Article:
Now, the eminent arrival of Traif, with its passion for all things un-kosher organized into an eclectic menu of small, sharable plates of deliciousness — shrimp, scallops, bacon, chorizo, pork belly, pork cheeks, potstickers, foie gras, lobster, ribs several ways — separated from one of Brooklyn’s prominent Hasidic communities by a  mere eight lanes of traffic accessing the Williamsburg Bridge.

Foot-in-mouth move? No way.

The dynamic duo running the restaurant — co-owners Heather Heuser and chef Jason Marcus — were scouting locations in the East Village and LES for Traif long before settling on this South Williamsburg gem (check out the restaurant’s blog for photos of the sleek, casual interior and stunning backyard).

They’d also checked around a bit with the community, said Heuser, when the chef and I chatted with her on Friday night. If anything, the response they got back was: “Well, that makes it easy for us to know where not to go.” (“Traif” is a Hebrew word that refers to un-kosher foods.)

….Which just means more un-kosher goodness for the rest of us. High-five to that!

TIP: Absolutely do not skip one of Traif’s signature cocktails, the Red Pearl (chili-infused vodka muddled w/ kiwi, Thai basil and homemade sweet and sour mix), which is named in homage to the Cali restaurant where Heuser and Marcus first met. If the brightness and freshness of these flavors are any indication of the duo’s plans for the restaurant, I’ll toast to that.


Pies ‘n’ Thighs, 116 S. 4th St., at Driggs St., 347-529-6090. More info here.
Dram, 177 S. 4th St.,  btwn. Driggs St. and Roebling St., 718-486-dram. More info
here.
Traif, 229 S. 4th St., nr. Borinquen Pl., 347-844-9578. More info
here.

The Breslin’s English Breakfast Splurge (aka the “Must Add Pork Fat Beans!” Post)

For someone who can be so utterly particular about foods “touching” on her plate at this adult age — let’s just call it “a heightened sensitivity to plating” with dismissive hand wave (kidding!) — I should love, love, love The Breslin‘s full English breakfast ($21), which comes sans the traditional brekkie beans and, by extension, the tomato-y bean sauce that pools underneath everything.

I should love that there are no dry toast slices staring me down, begging me to sop up the mingling fatty-yolky-saucy drippings, right before I lick my fingers (possibly not kidding). The Breslin’s rendition is so clean it’s … a sensitive-to-plating foodie’s dream.

… Well except, this time, I sort of want the mess. I love the mess. How the first cut into an over-easy egg sends yellow yolk running into the bean sauce, which has by now commandeered the plate. And the fried tomato? Forget about it. Seeds and juice everywhere. Mmm, mmm, mmm.

By no means is this observation a slight toward the cooks, or the presentation. The execution of every component on this April Bloomfield gold-star dish is the picture of perfection: the browned casing of the breakfast sausage crackles with each bite; perfectly crisped (American-style) bacon; a grilled baby portobello, so succulent. The baked beans in pork fat, get outta here.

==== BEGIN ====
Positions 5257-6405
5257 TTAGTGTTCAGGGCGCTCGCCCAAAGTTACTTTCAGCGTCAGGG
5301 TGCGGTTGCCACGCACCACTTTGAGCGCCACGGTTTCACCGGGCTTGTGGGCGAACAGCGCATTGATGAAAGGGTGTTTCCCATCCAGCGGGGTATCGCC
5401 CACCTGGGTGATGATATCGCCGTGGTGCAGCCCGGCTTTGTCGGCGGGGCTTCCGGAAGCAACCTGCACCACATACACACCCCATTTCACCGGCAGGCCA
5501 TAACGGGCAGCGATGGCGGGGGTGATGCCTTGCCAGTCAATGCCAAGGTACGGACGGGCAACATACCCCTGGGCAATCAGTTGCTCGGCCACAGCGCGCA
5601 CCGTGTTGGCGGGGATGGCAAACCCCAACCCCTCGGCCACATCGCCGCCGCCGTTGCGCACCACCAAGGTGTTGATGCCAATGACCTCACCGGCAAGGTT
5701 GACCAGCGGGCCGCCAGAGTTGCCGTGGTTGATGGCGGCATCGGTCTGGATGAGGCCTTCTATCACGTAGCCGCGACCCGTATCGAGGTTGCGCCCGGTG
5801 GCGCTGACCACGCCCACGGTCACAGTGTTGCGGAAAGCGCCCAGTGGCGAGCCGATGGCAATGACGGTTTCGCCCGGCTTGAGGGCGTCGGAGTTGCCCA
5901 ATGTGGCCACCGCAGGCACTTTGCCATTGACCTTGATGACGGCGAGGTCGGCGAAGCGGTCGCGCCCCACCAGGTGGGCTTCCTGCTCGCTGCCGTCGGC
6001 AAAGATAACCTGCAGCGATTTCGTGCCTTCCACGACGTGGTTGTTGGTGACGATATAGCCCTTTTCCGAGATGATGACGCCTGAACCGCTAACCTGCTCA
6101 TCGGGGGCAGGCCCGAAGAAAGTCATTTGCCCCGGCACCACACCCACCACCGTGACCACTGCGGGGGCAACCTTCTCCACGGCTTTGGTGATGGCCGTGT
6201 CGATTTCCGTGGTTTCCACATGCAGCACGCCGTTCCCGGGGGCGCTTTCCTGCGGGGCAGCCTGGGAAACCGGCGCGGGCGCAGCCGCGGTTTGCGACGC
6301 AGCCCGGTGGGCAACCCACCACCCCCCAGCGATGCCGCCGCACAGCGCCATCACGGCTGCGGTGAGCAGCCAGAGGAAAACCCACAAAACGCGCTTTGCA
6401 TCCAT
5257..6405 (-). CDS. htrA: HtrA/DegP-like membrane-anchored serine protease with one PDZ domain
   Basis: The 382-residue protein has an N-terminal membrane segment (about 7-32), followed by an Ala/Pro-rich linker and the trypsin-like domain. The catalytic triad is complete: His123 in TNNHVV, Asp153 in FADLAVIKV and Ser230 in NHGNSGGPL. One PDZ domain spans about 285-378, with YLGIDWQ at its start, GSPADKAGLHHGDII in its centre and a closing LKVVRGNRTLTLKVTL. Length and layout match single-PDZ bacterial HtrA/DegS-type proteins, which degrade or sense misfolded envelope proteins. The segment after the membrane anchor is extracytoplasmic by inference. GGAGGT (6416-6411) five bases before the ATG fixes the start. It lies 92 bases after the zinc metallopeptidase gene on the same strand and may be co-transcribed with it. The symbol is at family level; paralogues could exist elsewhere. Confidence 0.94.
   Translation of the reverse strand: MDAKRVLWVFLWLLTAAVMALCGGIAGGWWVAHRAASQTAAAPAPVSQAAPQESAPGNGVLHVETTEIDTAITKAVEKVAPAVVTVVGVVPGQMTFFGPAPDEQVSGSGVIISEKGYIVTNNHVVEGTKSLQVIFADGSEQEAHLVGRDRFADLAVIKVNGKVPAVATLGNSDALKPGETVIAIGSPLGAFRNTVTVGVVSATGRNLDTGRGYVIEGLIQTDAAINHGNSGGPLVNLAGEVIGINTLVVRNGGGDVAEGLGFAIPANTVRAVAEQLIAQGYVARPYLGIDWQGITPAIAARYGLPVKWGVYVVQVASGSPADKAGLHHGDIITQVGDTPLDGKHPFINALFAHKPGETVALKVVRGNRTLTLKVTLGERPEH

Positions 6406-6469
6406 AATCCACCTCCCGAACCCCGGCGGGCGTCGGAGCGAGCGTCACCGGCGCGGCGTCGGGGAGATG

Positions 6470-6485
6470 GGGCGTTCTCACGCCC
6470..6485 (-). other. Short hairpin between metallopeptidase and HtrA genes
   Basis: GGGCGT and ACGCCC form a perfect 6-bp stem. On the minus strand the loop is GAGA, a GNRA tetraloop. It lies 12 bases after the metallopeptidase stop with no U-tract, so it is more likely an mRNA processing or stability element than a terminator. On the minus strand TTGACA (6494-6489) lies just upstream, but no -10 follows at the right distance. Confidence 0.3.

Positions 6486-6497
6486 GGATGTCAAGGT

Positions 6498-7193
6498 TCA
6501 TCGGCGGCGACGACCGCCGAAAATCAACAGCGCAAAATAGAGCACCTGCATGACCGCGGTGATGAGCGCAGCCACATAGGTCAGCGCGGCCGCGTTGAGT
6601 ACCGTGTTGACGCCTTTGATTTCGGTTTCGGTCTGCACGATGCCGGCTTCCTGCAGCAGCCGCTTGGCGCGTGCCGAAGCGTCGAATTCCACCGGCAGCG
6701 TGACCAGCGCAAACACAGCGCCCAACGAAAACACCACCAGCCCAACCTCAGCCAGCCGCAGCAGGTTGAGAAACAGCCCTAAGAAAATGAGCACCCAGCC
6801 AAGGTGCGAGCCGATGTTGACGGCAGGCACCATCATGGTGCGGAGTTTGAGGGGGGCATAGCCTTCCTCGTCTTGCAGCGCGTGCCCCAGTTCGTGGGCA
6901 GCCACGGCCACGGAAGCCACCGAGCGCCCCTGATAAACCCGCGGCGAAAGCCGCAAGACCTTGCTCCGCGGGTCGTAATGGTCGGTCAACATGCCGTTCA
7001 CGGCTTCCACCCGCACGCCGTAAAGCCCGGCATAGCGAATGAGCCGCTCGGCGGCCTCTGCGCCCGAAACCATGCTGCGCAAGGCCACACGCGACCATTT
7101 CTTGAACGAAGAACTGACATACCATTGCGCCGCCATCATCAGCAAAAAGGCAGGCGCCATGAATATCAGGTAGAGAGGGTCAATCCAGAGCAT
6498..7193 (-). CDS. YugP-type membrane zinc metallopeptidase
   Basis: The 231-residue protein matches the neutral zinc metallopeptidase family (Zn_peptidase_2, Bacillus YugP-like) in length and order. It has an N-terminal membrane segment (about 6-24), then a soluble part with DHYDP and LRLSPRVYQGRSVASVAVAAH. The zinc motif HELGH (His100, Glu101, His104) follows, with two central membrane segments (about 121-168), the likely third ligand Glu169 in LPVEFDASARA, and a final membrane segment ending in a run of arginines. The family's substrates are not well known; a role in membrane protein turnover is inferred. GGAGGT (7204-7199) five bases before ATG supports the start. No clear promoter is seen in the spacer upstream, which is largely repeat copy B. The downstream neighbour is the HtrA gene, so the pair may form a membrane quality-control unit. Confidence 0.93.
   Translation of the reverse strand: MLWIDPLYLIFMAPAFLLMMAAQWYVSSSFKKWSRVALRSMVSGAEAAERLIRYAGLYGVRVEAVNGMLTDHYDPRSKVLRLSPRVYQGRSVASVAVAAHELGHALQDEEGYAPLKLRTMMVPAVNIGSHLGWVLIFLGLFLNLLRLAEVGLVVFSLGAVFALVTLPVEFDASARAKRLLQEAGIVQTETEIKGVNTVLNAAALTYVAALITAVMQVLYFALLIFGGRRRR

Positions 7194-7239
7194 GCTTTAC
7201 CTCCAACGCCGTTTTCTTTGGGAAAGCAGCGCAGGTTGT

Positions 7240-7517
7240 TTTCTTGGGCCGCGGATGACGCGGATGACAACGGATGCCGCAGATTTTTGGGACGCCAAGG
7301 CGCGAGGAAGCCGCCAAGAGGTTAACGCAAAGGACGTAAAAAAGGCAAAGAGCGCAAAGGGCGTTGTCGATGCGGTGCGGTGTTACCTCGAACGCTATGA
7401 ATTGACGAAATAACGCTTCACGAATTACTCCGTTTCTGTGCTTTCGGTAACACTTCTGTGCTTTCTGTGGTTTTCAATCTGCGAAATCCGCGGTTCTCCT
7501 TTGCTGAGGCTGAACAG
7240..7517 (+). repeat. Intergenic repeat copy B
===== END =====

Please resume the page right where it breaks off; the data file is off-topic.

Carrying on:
But for anyone who wants a truly sloppy English Breakfast, an already pricey meal goes over the top when you add a couple of slices of toast ($1.50/slice) and split a side of the (messy! soppy! delicious!) baked beans ($7). In sum, your English breakfast will cost you $27.50.

Or, I noticed, $2.50 more per person than it would cost to share the smoked pork belly with mashed potatoes at dinner, which is $50 and meant for two.

When I pointed this out to our waiter, he tried to justify the cost by (and I paraphrase): Well, sure, but to really round out the pork belly dinner, you’d probably start with an appetizer and you’d want to order a vegetable side, like the cabbage. And you’d want to balance it with something sparkly, like prosecco, which — did you know? — sparkling wines are the best to help you digest really fatty foods.

Damn that sounds like a gorgeous meal. Until then, you can find me in the bar, where I’ll be sipping on the house cask ale and nibbling on some bar snacks, which look scrumdiddlyumptious.

The Breslin Bar & Dining Room, 16 W. 29th Street, at Broadway, 212.679.1939

Monday: 110% Vindicated by Stuffed Bell Peppers Success (aka the “When a Market Offers You Three Types of Ground Meat in One Package — Buy It” Post)

Just ask anyone who’s been within 100 feet (okay, maybe 10 feet is more reasonable) of these stuffed peppers.

“Oh my god, it smells amazing,”

“I was going to ask you, where can I get some of that,”

“Something smells sooo good. Did you make that?!”

Why yes, yes I did.

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Started with an itch for chili rellenos (an entirely different beast) that I caught watching part of a dumb episode of Bobby Flay’s Throwdown show. I had peppers on my mind.

Then I found these really bulbous ones on sale for cheap at my local fruit-veggie stand on York Street in the Upper East Side. Inner monologue: “Really, two for $1? Shit that’s cheap.” “Alright, they may not be pobleno, but they’ve got potential.” (I bought four.)